At this point, it's necessary for the community to provide clarification and input on whether or not this external link should be included on this article's page and to avoid an Wikipedia:Edit_war. Again, this post on the talk page is an attempt to gather input to avoid dispute resolution or arbitration, but Situation Puzzles are collaborative in nature and the link provides a good insight into how a situation puzzle is conducted in addition to providing other valuable resources and I support it's inclusion. Your thoughts? Alancookie 15:29, 23 May 2007 (UTC)Alancookie

It's not encyclopedic in the slightest. It fails in every aspect of WP:EL. It's just promotion for a discussion site.
And this argument: "since this is likely the most official site for these types of puzzles on the web." is just nonsense... that section is only for REAL official sites... microsoft.com for Microsoft, Bob Barker's website for the Bob Barner article, not some ridiculous forum that just happens to talk about the subject. DreamGuy 02:51, 24 May 2007 (UTC)
DreamGuy claims that this external link fails every aspect of the policy. So, let's look at the list of "What should be linked":
"Articles about any organization, person, web site, or other entity should link to the official site if any." Hmm...okay. The argument is that this link is not an "official site". I'll agree with that, there is no "official site" for Situation Puzzles on the Internet...so this would not justify any links added to this article.
"An article about a book, a musical score, or some other media should link to a site hosting a copy of the work if none of the "Links normally to be avoided" criteria apply." Okay, this probably does not apply to this link or to either of the other links currently present.
"Sites that contain neutral and accurate material that cannot be integrated into the Wikipedia article due to copyright issues, amount of detail (such as professional athlete statistics, movie or television credits, interview transcripts, or online textbooks) or other reasons." I would agree that this is not applicable, to the link in question or to the other links currently listed.
"Sites with other meaningful, relevant content that is not suitable for inclusion in an article, such as reviews and interviews." This is the what justifies the link in question, as well as the other two listed. The "relevant content" is, as I explained above, is mostly within the forums...but there is more on the site in terms of links to other situation puzzle sites. Alancookie 17:53, 24 May 2007 (UTC)

## Cut a chunk

Listen, wholesale cuts in Wikipedia are a pretty bad thing, but the section I cut really doesn't add anything to the encyclopedia definition, and just adds the original research warning. For ease of putting it back, it's reproduced below, but really ... telling us not to spoil it for another person if you've heard it before? carefully choosing content for children? What is that all about?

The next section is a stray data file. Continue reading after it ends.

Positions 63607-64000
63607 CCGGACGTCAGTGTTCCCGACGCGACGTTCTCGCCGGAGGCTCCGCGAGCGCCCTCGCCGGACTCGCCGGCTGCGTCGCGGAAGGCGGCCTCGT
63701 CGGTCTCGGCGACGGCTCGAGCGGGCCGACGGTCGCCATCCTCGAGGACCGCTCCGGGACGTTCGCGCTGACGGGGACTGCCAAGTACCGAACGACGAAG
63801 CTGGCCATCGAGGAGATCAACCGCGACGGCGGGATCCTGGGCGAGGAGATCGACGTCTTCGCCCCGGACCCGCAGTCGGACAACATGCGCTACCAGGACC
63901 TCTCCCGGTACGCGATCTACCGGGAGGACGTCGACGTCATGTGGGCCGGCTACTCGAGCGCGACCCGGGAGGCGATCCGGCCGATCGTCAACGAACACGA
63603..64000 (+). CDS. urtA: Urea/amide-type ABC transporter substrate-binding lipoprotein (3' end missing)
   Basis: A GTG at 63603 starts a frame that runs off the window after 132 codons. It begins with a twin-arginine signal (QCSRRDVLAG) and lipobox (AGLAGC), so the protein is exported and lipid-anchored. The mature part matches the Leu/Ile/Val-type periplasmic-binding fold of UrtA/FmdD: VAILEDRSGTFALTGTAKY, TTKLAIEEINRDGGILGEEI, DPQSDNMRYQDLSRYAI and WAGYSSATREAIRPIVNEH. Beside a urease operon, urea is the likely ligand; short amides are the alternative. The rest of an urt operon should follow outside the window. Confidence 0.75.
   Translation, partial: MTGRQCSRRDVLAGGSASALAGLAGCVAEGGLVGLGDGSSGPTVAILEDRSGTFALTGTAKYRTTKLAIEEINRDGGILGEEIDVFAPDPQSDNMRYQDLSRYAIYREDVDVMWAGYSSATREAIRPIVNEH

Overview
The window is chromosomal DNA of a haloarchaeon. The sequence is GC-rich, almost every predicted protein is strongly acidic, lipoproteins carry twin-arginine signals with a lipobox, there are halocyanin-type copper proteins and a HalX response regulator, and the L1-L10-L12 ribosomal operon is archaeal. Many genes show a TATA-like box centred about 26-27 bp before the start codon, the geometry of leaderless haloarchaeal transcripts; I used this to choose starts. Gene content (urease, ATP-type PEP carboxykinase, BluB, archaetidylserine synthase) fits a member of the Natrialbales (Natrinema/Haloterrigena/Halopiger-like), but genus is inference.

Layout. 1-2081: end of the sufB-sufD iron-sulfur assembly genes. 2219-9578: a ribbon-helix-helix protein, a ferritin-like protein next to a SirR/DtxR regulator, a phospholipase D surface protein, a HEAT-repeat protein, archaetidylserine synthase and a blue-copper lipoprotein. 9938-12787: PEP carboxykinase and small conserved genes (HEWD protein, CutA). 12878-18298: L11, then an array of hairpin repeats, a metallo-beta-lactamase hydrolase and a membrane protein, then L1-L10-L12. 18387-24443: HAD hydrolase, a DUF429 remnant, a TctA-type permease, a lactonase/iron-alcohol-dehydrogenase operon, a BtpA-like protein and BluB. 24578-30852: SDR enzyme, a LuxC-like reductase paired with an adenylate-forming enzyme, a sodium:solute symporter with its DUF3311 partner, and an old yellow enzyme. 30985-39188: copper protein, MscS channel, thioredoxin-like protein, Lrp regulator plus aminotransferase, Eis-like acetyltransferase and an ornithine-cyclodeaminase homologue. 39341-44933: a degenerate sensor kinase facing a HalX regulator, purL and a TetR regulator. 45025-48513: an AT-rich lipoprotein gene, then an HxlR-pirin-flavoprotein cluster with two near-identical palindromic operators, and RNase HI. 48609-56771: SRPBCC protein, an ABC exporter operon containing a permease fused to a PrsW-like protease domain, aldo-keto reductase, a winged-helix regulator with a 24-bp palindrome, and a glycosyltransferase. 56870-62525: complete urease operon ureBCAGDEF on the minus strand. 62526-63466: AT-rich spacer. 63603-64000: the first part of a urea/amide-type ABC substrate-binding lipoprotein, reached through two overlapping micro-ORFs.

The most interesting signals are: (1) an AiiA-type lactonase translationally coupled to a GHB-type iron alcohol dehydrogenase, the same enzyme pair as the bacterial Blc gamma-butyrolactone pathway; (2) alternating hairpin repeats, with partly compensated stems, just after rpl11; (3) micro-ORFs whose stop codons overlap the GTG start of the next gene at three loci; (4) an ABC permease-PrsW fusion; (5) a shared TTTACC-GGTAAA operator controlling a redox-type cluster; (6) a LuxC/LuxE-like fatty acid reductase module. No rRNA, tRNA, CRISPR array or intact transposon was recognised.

## Structure

Players should be forewarned that if they have heard the puzzle previously (or after a few questions are asked and they realize they have figured out the answer prematurely), they should avoid spoiling the puzzle for the other participants by either privately questioning the host to confirm their suspected conclusion or simply listening and not actively participating. Hosts should also be careful to gauge the age and skill level of players in order to avoid having to provide hints. Some puzzles are simple while others can take lengthy explanations and, therefore, more time to discover all the detail and intricacy. Often beginning with a few simple puzzles and progressively hosting more and more complicated puzzles will allow players to develop confidence and increase their interest in continuing to work on additional puzzles. Also, realize that some puzzles may be more suitable for adult players due to the historical references or mature players depending upon the graphic (particularly with the morbid) nature of the content. These puzzles are popular among educators and can be used to encourage students to use more critical thinking and deductive reasoning. Working on these puzzles, particularly with a group of students or children, while doing mundane work, traveling or participating in an activity where there is plenty of idle time (such as standing in lines at an amusement park or during a layover at an airport) can help alleviate boredom.

Could this have been lifted wholesale from another source or webpage? 64.252.131.217 (talk) 15:11, 17 September 2008 (UTC)

I contributed the majority of this text (not lifted from anywhere else except my own experiences hosting situation puzzles over the years...mostly with youth groups/children as an educator). As to the comments about "spoiling" and "choosing content", I guess everyone has their own opinions about what is useful and what is not...just like you would include some general rules for a wikipedia page on a sport I feel that it is useful to include common ground rules for those who are interested in hosting or working on a situation puzzle. An example of choosing content would be a situation puzzle such as "If Paul is sitting next Davey, who is sitting next to the old man?" since someone who was not familiar with music from the 1970's would have a difficult time solving this puzzle. Personally, I vote to put it back in since I disagree that it is irrelevant and does add to the understanding of how these puzzles are solved in a group setting. Alancookie (talk) 05:29, 20 September 2008 (UTC)